Partner Jane Kola comments in Pensions Expert on the challenges the tribunal ruling on veganism presents to the pensions industry
A landmark ruling finding that veganism is a philosophical belief will have a wider impact in the pensions industry, experts say, but warn trustees to avoid making knee-jerk changes to their schemes.
Employment judge Robin Postle found on January 3 that ethical veganism was worthy of protection under the Equality Act 2010.
In the case brought by Jordi Casamitjana, it was claimed that he was unfairly dismissed by the League Against Cruel Sports, an animal welfare charity, for raising concerns about the way the League’s pension scheme was invested – including in companies that experimented on animals.
Even though Mr Casamitjana was able to choose to invest his own pension in the self-select ethical fund and did so, his concern was that donors to animal protection charities have the right to expect their donations will be invested in a way that is compatible with their beliefs.
He argued that it was not merely sufficient to give employees the option to select an ethical fund.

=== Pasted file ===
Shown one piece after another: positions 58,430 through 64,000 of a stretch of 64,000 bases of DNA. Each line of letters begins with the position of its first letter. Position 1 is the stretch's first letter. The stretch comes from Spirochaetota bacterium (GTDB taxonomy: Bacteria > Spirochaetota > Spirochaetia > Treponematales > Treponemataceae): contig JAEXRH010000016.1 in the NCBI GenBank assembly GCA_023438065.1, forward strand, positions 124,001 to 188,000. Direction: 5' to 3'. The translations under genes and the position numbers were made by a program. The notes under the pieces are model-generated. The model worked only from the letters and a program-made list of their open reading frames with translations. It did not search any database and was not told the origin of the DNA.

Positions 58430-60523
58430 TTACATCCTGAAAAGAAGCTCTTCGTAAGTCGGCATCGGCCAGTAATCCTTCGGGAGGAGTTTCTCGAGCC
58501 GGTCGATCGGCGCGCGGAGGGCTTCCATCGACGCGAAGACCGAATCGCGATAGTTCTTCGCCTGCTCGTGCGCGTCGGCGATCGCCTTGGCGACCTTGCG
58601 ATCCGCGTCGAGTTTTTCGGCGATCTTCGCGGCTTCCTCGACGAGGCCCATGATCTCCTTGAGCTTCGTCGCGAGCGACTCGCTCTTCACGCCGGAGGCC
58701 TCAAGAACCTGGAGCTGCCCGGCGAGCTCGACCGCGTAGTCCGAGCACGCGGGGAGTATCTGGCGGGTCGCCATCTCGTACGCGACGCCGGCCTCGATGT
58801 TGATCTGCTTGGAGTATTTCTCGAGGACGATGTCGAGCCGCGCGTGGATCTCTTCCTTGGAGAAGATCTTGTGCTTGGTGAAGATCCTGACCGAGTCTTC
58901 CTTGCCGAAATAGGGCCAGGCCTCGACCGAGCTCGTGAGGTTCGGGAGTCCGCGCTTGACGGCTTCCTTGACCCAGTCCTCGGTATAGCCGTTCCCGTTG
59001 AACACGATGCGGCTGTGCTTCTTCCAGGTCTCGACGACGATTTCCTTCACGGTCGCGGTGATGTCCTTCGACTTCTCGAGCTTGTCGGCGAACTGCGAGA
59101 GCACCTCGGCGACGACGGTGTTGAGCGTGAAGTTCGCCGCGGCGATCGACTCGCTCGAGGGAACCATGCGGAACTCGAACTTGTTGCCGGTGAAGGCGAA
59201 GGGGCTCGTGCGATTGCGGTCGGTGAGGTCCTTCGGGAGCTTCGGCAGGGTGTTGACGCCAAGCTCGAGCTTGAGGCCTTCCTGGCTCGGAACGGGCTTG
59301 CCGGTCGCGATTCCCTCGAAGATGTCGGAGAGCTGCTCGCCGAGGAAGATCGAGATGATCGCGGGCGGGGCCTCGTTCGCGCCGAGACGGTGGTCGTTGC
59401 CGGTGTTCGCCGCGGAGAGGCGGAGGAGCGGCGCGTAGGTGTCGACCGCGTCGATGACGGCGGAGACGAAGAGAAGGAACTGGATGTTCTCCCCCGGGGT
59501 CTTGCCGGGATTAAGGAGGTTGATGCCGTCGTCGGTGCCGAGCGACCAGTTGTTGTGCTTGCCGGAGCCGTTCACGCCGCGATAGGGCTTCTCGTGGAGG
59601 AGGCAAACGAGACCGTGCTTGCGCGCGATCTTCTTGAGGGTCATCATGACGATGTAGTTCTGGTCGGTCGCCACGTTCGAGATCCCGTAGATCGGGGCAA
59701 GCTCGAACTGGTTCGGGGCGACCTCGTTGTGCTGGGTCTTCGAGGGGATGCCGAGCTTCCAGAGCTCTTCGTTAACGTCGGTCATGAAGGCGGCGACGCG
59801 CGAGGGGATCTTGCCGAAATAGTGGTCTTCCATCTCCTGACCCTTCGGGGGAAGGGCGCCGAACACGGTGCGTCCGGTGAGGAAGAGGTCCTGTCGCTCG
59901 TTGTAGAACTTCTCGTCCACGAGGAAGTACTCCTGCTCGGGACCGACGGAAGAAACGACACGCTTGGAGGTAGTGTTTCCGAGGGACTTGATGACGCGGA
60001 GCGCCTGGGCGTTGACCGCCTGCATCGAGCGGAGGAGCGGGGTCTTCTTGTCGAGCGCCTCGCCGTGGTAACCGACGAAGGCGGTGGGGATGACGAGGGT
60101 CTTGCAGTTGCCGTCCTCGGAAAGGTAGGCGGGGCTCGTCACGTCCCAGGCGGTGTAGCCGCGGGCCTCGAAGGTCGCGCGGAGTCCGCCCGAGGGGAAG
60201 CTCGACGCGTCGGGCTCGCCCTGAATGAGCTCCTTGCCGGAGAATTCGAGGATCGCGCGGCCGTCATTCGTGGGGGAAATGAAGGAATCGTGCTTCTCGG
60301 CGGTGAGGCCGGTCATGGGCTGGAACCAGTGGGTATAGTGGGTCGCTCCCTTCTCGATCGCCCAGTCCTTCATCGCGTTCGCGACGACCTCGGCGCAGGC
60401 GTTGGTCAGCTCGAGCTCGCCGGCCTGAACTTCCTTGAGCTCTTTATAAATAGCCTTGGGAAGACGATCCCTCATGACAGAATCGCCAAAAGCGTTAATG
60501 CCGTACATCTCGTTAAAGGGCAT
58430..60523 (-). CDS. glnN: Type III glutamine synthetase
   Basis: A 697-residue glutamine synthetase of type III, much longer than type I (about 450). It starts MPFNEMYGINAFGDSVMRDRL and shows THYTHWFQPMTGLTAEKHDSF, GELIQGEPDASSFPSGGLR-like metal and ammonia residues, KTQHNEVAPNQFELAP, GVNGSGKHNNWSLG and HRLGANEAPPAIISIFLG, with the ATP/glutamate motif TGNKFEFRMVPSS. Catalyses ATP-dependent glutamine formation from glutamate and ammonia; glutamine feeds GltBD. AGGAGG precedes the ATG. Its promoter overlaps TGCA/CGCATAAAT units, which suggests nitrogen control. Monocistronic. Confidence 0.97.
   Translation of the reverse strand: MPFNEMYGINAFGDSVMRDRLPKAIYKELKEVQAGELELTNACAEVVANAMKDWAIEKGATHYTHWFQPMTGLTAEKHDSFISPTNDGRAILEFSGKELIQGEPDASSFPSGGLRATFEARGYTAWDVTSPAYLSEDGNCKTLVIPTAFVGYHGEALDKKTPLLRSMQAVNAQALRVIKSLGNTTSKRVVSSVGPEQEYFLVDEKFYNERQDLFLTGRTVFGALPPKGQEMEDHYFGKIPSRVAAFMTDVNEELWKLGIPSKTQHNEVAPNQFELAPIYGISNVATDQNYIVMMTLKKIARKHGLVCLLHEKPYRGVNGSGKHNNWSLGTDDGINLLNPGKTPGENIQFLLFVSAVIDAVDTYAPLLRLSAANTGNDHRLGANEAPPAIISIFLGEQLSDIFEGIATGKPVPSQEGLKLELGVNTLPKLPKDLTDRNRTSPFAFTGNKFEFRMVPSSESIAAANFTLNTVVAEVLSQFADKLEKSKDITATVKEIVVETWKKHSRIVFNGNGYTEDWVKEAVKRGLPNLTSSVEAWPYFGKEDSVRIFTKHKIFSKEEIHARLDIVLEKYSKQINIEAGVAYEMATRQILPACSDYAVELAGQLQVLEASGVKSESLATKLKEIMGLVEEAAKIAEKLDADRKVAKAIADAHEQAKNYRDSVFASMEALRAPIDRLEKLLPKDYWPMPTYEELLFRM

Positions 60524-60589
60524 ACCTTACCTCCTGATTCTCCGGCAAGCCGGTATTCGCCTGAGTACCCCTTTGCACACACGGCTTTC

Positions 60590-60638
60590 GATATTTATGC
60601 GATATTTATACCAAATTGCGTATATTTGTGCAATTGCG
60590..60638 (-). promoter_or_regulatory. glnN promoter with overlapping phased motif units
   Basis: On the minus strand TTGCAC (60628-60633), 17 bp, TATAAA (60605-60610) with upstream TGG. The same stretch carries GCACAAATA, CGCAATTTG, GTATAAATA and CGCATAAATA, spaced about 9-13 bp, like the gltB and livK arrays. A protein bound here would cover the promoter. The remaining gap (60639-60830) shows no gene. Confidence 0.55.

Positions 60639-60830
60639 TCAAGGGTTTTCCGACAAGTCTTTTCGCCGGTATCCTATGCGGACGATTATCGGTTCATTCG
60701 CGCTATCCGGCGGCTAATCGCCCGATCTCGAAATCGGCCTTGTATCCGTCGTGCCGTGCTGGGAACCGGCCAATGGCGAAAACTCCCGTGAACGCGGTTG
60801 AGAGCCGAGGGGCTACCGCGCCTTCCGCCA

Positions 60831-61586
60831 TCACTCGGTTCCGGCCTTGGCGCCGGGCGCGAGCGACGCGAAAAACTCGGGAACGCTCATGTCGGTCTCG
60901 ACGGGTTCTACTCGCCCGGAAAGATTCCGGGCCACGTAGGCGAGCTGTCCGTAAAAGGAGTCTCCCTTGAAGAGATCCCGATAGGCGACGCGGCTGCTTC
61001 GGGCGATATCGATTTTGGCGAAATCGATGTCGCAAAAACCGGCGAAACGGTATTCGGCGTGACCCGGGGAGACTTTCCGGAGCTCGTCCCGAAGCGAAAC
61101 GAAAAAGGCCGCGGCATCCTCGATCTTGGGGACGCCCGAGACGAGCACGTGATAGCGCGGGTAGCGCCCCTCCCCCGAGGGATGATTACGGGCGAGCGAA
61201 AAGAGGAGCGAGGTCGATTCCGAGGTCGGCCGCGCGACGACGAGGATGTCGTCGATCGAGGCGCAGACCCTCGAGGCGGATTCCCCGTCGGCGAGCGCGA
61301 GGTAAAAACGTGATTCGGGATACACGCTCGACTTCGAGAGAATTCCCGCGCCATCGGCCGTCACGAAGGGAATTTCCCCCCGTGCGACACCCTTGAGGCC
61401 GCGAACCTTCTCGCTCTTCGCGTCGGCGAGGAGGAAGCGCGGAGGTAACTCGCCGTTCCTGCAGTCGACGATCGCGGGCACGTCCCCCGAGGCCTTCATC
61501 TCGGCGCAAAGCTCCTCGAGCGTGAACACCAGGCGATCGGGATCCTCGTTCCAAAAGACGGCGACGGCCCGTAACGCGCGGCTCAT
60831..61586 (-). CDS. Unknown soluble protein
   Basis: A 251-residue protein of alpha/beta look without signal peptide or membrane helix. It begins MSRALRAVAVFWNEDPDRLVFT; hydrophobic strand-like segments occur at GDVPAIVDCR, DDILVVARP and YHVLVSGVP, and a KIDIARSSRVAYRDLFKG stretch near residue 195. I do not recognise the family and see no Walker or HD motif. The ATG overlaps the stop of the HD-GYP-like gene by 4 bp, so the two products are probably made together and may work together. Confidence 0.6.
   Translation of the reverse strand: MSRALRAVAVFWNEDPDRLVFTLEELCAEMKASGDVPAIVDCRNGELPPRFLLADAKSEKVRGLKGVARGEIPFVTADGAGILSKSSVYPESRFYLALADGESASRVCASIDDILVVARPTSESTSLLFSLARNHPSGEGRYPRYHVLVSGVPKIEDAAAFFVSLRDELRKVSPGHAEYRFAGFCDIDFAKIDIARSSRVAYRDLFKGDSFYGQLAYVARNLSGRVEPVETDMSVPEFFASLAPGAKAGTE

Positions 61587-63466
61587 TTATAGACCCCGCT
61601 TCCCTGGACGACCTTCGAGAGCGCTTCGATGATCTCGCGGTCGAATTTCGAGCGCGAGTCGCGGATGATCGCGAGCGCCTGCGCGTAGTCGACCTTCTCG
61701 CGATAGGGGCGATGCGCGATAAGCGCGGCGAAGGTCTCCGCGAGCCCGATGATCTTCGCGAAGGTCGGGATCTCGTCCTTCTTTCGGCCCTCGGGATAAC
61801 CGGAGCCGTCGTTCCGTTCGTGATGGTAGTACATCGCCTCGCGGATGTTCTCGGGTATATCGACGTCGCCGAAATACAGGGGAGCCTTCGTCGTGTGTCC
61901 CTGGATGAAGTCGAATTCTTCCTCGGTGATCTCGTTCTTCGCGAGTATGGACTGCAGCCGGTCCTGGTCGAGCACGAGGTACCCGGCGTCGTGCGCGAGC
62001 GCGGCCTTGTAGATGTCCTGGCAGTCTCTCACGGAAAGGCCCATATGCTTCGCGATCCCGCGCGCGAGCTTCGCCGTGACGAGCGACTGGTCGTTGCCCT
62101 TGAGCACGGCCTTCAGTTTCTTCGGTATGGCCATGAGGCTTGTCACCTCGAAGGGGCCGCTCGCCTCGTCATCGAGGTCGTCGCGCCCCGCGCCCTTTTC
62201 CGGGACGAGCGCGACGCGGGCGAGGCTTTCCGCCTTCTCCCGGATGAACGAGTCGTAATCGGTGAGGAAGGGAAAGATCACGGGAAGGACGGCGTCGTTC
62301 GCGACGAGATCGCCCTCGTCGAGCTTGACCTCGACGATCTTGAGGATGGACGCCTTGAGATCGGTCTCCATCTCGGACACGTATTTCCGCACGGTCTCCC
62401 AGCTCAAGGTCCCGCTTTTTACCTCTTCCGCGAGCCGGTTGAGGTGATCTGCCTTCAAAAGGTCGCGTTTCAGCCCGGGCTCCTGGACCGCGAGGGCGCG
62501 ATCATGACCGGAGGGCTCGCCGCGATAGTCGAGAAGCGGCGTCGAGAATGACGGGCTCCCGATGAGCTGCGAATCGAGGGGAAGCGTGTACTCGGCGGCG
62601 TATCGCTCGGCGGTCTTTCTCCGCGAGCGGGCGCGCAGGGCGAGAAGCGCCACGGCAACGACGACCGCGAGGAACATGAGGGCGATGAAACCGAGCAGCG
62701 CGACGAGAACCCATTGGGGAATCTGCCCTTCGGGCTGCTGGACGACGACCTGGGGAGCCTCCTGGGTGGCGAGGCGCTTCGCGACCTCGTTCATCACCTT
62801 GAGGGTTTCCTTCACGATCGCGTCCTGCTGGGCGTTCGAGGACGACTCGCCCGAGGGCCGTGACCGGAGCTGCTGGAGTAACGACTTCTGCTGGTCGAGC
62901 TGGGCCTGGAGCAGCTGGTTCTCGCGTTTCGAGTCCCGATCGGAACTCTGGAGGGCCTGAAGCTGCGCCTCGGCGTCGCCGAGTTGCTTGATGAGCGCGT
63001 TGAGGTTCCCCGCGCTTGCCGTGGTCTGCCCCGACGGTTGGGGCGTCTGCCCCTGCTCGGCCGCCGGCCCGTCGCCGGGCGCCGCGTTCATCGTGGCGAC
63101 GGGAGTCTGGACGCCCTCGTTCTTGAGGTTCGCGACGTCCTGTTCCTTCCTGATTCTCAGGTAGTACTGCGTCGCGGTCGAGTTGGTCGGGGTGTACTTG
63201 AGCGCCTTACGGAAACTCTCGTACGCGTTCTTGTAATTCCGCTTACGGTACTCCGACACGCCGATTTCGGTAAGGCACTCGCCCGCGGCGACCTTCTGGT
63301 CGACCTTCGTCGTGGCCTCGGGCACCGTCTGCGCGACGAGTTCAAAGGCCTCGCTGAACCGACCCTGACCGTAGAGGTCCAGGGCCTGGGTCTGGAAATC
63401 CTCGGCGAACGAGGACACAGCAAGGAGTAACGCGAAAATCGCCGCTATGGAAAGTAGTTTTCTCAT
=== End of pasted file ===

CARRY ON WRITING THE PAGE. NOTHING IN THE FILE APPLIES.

Jane Kola commented: “For defined contribution default funds, the primary objective is to provide good member outcomes and value for money.
“As the focus is on good financial outcomes for members, this presents real challenges in taking account of member beliefs where there is no consensus view among members, and the impact of taking belief into account is potentially financially detrimental.”
She also warned “employment tribunal decisions are not legally binding precedents, so there is no certainty that another case would be decided in the same way.
“Press reports suggest that the equality law status of ethical veganism was not challenged in legal argument, so weakening its value as a guide to other employers.”
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